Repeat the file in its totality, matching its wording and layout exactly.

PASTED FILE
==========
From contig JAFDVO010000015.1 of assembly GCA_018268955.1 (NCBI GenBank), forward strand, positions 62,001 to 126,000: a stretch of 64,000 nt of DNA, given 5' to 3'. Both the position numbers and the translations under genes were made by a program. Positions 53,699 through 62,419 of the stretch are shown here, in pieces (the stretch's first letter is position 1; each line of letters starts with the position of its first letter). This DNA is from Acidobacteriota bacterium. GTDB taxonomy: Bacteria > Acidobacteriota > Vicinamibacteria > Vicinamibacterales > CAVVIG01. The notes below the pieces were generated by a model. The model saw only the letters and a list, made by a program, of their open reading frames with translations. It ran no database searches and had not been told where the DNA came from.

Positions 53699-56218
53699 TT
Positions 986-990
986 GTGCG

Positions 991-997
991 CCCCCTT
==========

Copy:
From contig JAFDVO010000015.1 of assembly GCA_018268955.1 (NCBI GenBank), forward strand, positions 62,001 to 126,000: a stretch of 64,000 nt of DNA, given 5' to 3'. Both the position numbers and the translations under genes were made by a program. Positions 53,699 through 62,419 of the stretch are shown here, in pieces (the stretch's first letter is position 1; each line of letters starts with the position of its first letter). This DNA is from Acidobacteriota bacterium. GTDB taxonomy: Bacteria > Acidobacteriota > Vicinamibacteria > Vicinamibacterales > CAVVIG01. The notes below the pieces were generated by a model. The model saw only the letters and a list, made by a program, of their open reading frames with translations. It ran no database searches and had not been told where the DNA came from.

Positions 53699-56218
53699 TT
Positions 986-990
986 GTGCG

Positions 991-997
991 CCCCCTT